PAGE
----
Abraham Lincoln to John T. Stuart, 14 November 18391
Dear Stuart:
I have been to the Secretary's Office within the last hour; and find things precisely as you left them—no new arrivals of returns on either side— Douglass has not been here since you left— A report is in circulation here now, that he has abandoned the idea of going to Washington; though the report does not come in a verry authentic form, so far as I can learn— Though, by the way, speaking of authenticity, you know that if we had heard Douglass say that he had abandoned the contest, it would ^not^ be verry authentic—2 There is no news here— Noah, I still think will be elected verry easily—3 I am afraid of our race for Representative— Dr Knapp has become a candidate; and I fear the few votes he will get will be taken from us—4 Also, some one has been tampering with old Esqr Wycoff, and induced him to send in his name to be anounced as a candidate— Francis refused to announce him without seeing him, and now I suppose there is to be a fuss about it—5 I have been so busy that I have not seen Mrs Stuart since you left, though I understand she wrote you by to day's mail, which will inform you more about her than I could— The verry moment a Speaker is elected write me who he is—6
Your friend as ever—A. Lincoln
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NOV[November] 15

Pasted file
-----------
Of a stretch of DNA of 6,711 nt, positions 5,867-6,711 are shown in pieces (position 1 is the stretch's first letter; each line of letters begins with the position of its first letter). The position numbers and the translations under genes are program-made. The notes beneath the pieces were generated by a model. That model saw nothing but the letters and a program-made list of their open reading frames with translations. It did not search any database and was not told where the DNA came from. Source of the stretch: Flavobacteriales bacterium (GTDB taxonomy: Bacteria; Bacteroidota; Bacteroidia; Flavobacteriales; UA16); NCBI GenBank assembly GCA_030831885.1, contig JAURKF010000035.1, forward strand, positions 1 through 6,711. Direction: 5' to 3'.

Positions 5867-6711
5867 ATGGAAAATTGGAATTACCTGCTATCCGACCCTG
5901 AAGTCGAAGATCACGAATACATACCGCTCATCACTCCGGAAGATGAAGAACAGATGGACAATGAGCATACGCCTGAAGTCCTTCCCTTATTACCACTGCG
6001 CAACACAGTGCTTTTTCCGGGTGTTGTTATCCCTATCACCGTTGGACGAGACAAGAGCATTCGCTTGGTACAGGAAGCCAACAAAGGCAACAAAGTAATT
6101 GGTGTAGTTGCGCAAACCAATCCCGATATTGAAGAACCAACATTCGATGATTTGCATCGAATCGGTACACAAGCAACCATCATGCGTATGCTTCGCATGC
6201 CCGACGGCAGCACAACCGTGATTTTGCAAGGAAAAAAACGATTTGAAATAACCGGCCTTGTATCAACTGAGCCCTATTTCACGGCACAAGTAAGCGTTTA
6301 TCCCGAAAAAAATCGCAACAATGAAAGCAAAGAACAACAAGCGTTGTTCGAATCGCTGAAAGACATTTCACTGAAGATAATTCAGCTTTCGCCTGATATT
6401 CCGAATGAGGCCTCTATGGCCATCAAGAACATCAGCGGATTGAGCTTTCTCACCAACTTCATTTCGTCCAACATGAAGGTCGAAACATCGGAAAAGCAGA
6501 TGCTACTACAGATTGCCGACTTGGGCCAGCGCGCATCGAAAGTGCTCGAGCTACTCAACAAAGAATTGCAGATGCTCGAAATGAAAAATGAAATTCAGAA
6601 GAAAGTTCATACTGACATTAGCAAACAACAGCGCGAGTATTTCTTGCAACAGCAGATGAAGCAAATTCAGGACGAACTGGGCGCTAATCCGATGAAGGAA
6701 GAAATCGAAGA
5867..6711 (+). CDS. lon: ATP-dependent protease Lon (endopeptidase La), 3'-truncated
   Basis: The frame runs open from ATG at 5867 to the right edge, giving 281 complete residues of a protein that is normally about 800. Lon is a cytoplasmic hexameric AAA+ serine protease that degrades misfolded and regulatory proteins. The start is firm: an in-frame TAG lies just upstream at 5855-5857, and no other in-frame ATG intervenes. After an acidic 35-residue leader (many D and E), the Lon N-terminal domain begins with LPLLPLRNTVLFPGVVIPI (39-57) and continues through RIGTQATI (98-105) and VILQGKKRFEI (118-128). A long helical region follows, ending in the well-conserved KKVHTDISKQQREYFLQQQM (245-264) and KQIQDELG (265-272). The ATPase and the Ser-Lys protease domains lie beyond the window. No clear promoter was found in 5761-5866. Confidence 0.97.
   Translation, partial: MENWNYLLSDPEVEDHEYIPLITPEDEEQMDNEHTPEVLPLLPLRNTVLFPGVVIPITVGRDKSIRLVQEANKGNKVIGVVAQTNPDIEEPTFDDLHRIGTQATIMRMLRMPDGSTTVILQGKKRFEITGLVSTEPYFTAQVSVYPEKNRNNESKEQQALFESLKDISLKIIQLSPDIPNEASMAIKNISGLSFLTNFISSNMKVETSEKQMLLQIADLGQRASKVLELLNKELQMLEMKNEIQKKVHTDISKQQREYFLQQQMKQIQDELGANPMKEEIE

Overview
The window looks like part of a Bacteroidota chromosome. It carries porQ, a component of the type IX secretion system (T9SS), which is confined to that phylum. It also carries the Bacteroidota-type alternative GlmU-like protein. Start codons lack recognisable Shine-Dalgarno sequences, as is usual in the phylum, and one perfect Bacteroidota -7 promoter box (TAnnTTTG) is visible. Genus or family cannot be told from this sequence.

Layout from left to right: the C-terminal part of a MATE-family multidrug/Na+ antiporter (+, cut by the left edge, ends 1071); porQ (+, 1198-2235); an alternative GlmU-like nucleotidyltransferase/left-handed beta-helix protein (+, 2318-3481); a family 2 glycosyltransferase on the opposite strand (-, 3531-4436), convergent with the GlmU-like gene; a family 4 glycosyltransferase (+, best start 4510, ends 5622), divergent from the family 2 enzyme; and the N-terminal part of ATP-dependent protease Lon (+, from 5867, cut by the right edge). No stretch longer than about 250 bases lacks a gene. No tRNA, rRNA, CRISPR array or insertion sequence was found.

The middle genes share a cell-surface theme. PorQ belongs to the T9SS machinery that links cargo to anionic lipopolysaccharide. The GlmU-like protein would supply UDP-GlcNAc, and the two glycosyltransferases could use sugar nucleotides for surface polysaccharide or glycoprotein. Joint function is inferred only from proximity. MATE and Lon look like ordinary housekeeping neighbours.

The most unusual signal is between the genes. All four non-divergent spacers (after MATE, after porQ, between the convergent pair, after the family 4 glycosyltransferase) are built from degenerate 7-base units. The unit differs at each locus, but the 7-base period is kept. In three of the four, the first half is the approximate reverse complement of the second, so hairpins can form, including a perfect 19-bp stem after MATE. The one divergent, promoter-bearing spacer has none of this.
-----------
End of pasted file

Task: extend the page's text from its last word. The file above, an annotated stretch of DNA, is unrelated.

NOV 23
Hon: John T. StuartLexingtonKentucky^Washington City D.C^7
A Lincoln
Nov. 14th 1839
1Abraham Lincoln wrote the body of the letter, his signature, and part of address on page two.
2Lincoln is referencing Douglas’s decision not to contest Stuart’s seat in the U.S. House of Representatives.
Sangamo Journal (Springfield, IL), 29 November 1839, 2:3.
3Noah W. Matheny, Whig candidate to succeed his deceased father Charles R. Matheny as county commissioners’ clerk, defeated Edmond D. Taylor, the Democrat candidate, 966 to 653.
Sangamo Journal (Springfield, IL), 22 November 1839, 2:5.
4Dr. Moses L. Knapp was an early contender for the Menard County seat in the House of Representatives vacated when John Calhoun resigned. John Bennett eventually became the Whig candidate, and in the state election, he defeated Thomas J. Nance, the Democrat candidate by twenty-one votes.
Sangamo Journal (Springfield, IL), 8 November 1839, 2:1; 22 November 1839, 2:1; 7 August 1840, 2:2; Theodore C. Pease, ed., Illinois Election Returns, 1818-1848, vol. 18 of Collections of the Illinois State Historical Library (Springfield: Illinois State Historical Library, 1923), 344.
5The Illinois State Register announced Samuel Wycoff‘s candidacy as a Whig for the Menard County seat in the House of Representatives in a notice supposedly written and signed by Wycoff on November 11. The Sangamo Journal disputed this, and refused to announce Wycoff’s candidacy until he contacted the paper personally. On November 19, Wycoff announced that he was not a candidate in notice in the Register.
Illinois State Register (Springfield), 16 November 1839, 2:6; 23 November 1839, 2:1; Sangamo Journal (Springfield, IL), 22 November 1839, 2:1.
6Robert. M. T. Hunter would be elected speaker on December 16, 1839.
7This addition is not in Lincoln’s hand.

Autograph Letter Signed, 2 page(s), Huntington Library (San Marino, CA)